"I ducked below to avoid the cloud of smoke and yellow gas heading over the topdeck when I heard shouts from a hatch below me.  I could see the compartment starting to flood with a dozen or so men in it.  The watertight door had been knocked a kilter, and they were vainly trying to stop the flow.  When they realized the couldn't they turned to the hatch and to me, but I could see the wall of water coming through."

He stopped again, removed his spectacles, and wiped a single, salty tear from his wrinkled cheek, "I could see there wasn't much more than a few seconds before the compartment would be lost.  So I...  So I-"

His pause filled the air with an oppressive quietus which found them all, save William, looking away from him.

"So you helped them out Grandpa?" asked William.  His eyes were wide in both wonder and horror as he tried to fit his Grandfather's story into the reality created by the Medal. "You got them out before it flooded, right Grandpa?  Right?"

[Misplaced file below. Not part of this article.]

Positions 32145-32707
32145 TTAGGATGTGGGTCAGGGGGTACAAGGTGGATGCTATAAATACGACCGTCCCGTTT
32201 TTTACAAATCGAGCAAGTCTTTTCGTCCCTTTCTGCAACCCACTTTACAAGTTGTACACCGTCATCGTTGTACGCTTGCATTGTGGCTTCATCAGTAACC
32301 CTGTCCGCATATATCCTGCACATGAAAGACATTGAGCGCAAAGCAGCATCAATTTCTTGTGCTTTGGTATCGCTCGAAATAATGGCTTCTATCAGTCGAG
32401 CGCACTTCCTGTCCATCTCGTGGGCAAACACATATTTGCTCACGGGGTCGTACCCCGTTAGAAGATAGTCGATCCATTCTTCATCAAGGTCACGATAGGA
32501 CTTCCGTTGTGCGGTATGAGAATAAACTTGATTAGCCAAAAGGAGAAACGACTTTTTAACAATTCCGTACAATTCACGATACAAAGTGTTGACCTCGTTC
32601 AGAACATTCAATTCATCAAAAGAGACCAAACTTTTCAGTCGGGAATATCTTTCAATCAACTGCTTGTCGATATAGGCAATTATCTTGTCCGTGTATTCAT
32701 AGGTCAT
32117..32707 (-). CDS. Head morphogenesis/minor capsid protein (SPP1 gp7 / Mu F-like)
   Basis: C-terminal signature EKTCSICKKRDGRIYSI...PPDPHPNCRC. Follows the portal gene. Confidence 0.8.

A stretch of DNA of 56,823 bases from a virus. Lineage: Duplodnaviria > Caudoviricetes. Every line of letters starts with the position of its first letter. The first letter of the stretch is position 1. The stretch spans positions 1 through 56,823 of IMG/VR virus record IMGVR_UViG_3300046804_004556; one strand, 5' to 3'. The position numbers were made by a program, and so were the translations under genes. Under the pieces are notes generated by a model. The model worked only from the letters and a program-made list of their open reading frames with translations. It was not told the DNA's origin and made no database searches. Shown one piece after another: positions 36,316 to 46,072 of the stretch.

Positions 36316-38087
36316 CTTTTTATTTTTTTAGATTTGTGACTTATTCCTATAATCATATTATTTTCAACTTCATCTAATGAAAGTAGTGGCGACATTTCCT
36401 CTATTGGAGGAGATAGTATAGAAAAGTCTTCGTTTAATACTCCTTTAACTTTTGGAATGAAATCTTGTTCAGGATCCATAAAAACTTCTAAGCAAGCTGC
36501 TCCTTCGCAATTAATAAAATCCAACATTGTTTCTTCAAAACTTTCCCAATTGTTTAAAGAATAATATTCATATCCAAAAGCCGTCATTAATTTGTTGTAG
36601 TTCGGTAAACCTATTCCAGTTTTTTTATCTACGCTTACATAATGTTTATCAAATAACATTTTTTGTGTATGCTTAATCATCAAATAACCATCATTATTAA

"No Billy, I didn't.  I closed the hatch and dogged it down."


  1. This is a great story that drops us into the action and doesn't really let up. To be honest I think it'd be perfect if it ended at "Not always Billy. Not always." Because that's where we realize what happened. The exposition later almost makes it less powerful.

  2. The way Grandpa tells it is wonderfully detailed, but from a narrative standpoint, I'd agree with Jen B. Leaving off the ending sets it up for a more powerful punch. Perhaps ending after "You got them out before it flooded, right grandpa? Right?"

  3. Jen and Tony-